Saving at College: How One Student Encourages Saving on Campus
By Leon Moukendi, Junior in Business (Accounting and Management) at Wiley College. Leon was one of the leaders on Wiley campus during America Saves Week 2014 and encouraged many of his classmates to save money and take the America Saves Pledge. Read the full report of what Wiley did for America Saves Week here.
The key to financial success is being aware of how you’re spending your money. It is important to mention that it is not always easy for a student to commit to save. Many of us get caught up with the trend of living beyond what we can afford.
We tend to buy the latest car available, expensive phones with costly services, eat in restaurants, and so on. All of these factors make us live beyond our budget and eventually get into debt. However, when you realize how important it is to create a budget around your finances, it will be easy to solve unforeseen situations that can affect you financially.
Saving is important for students because it helps them graduate college without a huge financial burden. College is that time where a student shows his/her financial maturity to the extent that he/she can track their finances, know what type of loans are affordable (if they are on financial aid), as well as how to manage wisely their financial aid while still enrolled in college. These concerns are not unique to Wiley students. Like in any other college in the United States, Wiley students are confronted with the same dilemma.
It is critical for students to embrace financial literacy - enabling them to increase their knowledge of why and how they can live a financially stable life while still in school. Many students rely on financial aid, and most of them leave school with loans. As a result, they risk damaging their credit if they default on these loans. When students become aware of their finances, they will think about successful ways to save for their future. For example, students can save their tax refund checks and use that money to pay down student loans.
As an institution of higher learning and a historic black college (HBCU), my school, Wiley can help make a difference by maximizing awareness about saving and money management - making more students financially literate and able to make wise decisions.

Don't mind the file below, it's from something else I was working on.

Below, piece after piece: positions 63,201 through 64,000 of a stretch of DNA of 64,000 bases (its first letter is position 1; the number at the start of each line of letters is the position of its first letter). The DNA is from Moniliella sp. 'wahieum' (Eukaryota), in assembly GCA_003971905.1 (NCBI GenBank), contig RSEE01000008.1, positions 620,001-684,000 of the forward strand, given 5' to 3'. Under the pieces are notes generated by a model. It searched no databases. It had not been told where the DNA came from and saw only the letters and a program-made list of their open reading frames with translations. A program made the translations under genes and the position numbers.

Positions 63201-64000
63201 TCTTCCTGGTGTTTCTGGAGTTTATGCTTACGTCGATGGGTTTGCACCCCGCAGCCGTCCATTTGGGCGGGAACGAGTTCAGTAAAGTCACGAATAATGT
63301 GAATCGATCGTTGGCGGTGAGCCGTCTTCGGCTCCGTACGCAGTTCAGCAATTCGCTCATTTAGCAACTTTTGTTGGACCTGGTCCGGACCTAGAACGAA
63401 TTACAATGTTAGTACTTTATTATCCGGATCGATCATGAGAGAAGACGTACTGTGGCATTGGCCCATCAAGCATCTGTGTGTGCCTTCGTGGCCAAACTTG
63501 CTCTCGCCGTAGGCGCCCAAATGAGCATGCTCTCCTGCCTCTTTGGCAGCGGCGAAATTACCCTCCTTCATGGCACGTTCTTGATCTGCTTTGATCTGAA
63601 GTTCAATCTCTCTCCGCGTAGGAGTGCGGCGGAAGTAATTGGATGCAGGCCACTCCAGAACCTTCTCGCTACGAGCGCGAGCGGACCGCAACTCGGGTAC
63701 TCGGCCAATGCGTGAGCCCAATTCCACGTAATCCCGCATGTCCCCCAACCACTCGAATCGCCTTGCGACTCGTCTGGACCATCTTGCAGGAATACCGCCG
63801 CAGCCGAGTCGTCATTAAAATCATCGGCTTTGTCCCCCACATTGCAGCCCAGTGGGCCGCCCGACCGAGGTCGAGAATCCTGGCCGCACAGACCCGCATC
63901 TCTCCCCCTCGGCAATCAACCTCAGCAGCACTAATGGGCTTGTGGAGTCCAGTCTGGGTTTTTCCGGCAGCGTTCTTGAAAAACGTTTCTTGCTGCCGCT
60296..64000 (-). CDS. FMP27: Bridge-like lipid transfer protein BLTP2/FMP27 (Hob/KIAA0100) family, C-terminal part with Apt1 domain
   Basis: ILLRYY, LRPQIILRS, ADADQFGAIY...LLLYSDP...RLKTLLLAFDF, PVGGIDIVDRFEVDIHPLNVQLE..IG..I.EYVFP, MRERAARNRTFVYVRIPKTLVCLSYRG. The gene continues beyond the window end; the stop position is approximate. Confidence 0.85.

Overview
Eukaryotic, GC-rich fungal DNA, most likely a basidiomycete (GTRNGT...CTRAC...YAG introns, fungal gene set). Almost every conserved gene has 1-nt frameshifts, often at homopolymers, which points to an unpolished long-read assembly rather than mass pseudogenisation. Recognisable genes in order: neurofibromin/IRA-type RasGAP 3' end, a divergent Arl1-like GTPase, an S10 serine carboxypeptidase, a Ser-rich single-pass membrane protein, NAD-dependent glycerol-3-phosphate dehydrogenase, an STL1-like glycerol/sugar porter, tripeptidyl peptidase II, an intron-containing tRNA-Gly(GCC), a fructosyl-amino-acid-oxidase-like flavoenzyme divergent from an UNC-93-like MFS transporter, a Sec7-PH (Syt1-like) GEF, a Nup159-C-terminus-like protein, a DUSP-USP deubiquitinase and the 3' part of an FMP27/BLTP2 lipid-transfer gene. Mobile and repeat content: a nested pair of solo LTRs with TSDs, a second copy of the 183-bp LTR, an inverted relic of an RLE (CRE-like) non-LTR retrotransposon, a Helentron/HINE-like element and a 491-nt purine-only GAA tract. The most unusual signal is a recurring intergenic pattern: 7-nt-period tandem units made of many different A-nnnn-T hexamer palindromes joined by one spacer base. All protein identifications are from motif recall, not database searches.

How Wiley College Encourages Saving
This year at Wiley College, students embraced financial literacy during America Save Week. My peers and I held open discussion sessions where we explored a variety of themes relating to finances such as saving, credit score, budget, student loans, student life-style on campus, etc. Through these discussions, we agreed on a variety of steps that can help us and our fellow students to save more while we're still in college including:
- Avoid buying the latest car in the market
- Make use of public transportation
- Subscribe to a basic phone package
- Shop in stores where there are student discounts
- Legally download free music instead of buying CD’s
- Avoid purchasing unnecessary school supplies
- Eat in the school cafeteria instead of spending money in restaurants
- Enjoy free college events
I think that if these steps are implemented, a student can save more and live without debt while still in school. As far as I am concerned, saving became a priority for me not long ago. Thanks to these discussion sessions and public awareness campaigns, I realized how saving my money could spare me from incurring financial problems if I am confronted with an unexpected situation. These open discussions also became a wakeup call for some of my peers who firmly decided to open up savings accounts and get control of their finances. I have learned that I can save more if I avoid going regularly to restaurants, choose an affordable phone, and so on. As a student leader on campus, I act as an example to my peers and share these tips with them. I hope that it can help change their attitude and behavior about saving.